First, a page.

Compliance Solutions for Investment Advisers

FAQs — Business Continuity Planning


Are SEC-registered investment advisers required to implement a business continuity plan?

Yes. In the adopting release to Rule 206(4)-7 under the Advisers Act (commonly known as the Compliance Rule) the SEC listed certain issues that should be addressed by an adviser’s policies and procedures. Business continuity planning was one of them.

Is business continuity planning and business succession planning the same thing?

Not the same, but related. For smaller advisory firms (especially one-person firms), the death of the owner or key personnel may cause the advisory firm to cease operations. Business succession planning can protect clients’ interests from being placed at risk as a result of the advisory firm’s inability to provide advisory services after the death of the owner or key personnel.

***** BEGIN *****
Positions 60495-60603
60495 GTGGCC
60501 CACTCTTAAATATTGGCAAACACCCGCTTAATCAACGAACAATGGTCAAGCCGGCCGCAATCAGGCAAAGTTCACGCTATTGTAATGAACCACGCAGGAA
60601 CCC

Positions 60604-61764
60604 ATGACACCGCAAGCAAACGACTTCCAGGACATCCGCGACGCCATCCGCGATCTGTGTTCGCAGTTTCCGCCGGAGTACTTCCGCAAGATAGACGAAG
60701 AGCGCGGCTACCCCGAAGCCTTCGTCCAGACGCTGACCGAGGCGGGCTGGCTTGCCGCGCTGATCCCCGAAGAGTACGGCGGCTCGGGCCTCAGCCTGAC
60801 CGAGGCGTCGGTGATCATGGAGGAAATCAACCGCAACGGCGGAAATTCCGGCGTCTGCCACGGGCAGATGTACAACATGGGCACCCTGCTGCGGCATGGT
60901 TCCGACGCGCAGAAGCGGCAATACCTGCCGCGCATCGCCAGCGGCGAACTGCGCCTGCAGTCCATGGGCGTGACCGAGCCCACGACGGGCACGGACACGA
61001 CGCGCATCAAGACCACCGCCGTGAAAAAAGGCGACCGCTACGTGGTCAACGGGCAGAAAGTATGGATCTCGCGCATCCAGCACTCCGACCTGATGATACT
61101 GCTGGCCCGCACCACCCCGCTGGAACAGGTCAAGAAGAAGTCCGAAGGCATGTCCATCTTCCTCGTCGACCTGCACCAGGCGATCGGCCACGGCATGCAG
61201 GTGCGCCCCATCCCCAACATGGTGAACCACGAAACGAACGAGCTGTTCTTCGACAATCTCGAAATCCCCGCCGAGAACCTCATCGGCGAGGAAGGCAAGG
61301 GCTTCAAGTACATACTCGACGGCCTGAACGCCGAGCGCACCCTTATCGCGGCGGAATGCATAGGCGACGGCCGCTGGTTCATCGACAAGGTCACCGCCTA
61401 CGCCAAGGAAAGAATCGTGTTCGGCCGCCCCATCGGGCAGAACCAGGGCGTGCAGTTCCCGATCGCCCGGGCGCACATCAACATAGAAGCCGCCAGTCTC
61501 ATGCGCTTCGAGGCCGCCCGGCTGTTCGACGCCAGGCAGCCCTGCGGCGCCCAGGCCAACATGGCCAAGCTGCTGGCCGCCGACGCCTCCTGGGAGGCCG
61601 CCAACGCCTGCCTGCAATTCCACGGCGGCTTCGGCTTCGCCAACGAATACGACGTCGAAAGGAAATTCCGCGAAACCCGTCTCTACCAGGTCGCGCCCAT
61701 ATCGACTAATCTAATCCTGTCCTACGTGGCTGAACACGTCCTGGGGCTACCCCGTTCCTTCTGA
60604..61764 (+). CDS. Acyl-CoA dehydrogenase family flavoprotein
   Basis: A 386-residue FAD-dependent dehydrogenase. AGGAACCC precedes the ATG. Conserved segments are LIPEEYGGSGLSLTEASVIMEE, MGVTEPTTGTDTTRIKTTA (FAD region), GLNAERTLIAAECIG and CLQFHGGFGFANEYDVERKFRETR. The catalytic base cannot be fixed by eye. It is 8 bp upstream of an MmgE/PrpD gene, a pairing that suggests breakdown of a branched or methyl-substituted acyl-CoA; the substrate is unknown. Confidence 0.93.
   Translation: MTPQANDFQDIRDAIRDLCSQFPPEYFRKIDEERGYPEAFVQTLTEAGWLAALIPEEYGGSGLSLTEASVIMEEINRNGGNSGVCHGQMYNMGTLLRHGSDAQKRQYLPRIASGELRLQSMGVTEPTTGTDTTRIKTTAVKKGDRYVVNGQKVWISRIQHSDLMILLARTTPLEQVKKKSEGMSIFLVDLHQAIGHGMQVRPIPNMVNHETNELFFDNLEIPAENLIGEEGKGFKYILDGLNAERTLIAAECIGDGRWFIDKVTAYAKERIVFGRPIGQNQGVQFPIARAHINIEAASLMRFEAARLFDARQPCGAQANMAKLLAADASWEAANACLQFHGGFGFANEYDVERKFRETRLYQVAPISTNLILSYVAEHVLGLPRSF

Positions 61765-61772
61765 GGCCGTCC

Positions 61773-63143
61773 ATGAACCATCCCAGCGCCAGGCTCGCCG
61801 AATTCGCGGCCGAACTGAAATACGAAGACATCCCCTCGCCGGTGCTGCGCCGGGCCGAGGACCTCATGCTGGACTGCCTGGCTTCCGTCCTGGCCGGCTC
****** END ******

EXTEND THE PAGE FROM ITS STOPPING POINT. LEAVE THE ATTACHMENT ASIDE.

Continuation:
What are the primary objectives of business continuity planning?

The SEC has identified the following business continuity objectives:

  • Rapid recovery and timely resumption of critical operations following a wide-scale disruption;
  • Rapid recovery and timely resumption of critical operations following the loss or inaccessibility of staff in at least one major operating location; and
  • Establishing a high level of confidence, through ongoing use or robust testing, that critical internal and external continuity arrangements are effective and compatible.

Has the SEC set forth specific requirements for an adviser’s business continuity plan?